April 10, 1913:  Engineering Newsarticle. Conditions of Small Water Purification Plants in Illinois. By Ralph Hilscher. “In Illinois there are about a dozen water purification plants with rated capacities of about 2,000,000 gal. per day, or less, which involve the use of coagulants, settling basins and filters. Of these, with possibly two or three exceptions, it can be said that none produce an effluent that attains at all times the standard of purity that any municipality should demand for Its public water-supply. Some of these plants yield an effluent during the major part of the time, which is of quite satisfactory quality, but fall far short of successful operation during periods of excessive turbidity and color in the raw water. Others produce an effluent at no time that is of good appearance and satisfactory from a hygienic standpoint.

The poor results realized are due largely to certain faults in design and operation, which are more or less common to these small installations. Many of the plants are of obsolete design and in practically all the plants, too great economy was attempted in building and certain essential features were omitted. The operation has usually been deficient due to lack of experience and expert advice In such matters. Certain faults largely responsible for the short-comings of these plants will be discussed [in the larger article].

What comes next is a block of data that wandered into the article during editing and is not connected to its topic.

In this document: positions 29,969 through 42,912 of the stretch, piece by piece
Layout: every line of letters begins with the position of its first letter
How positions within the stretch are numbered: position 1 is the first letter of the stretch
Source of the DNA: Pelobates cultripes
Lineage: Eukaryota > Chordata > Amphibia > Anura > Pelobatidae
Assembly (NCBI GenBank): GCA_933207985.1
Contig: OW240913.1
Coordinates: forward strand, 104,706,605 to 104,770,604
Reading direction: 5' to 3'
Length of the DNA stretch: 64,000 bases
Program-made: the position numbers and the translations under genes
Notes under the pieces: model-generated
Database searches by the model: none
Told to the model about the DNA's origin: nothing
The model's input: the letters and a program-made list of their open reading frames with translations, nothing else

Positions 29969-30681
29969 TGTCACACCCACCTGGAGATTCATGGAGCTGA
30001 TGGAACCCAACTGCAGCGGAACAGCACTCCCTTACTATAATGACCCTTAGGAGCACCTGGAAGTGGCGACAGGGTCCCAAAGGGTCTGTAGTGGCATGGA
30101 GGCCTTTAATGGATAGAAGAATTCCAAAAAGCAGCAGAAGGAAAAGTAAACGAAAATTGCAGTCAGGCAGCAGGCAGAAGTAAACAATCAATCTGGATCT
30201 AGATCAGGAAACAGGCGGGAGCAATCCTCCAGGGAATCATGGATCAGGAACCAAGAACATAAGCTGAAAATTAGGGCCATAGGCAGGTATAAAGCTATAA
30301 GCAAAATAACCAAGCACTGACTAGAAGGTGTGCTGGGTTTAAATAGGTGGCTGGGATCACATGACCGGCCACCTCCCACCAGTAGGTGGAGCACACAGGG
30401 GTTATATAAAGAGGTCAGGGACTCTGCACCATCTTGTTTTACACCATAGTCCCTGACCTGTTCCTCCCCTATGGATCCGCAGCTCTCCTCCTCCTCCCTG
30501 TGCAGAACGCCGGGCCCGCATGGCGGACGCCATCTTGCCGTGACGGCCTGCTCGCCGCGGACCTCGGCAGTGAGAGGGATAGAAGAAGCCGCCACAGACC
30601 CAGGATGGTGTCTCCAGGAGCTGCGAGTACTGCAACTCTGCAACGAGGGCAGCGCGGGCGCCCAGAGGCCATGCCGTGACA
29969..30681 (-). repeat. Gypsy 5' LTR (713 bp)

Reference:  Hilscher, Ralph. 1913. “Conditions of Small Water Purification Plants in Illinois.” Engineering Newsarticle 69:15(April 10, 1913): 707.

Commentary:  Like today, there were problems with small water systems throughout the U.S. The image of the double-plunger angle blowoff valve has nothing to do with the article about small water treatment plants. It was just a cool drawing in the same issue of Engineering News.

April 9, 1914: Kensico Dam Excavation

Kensico Dam 2012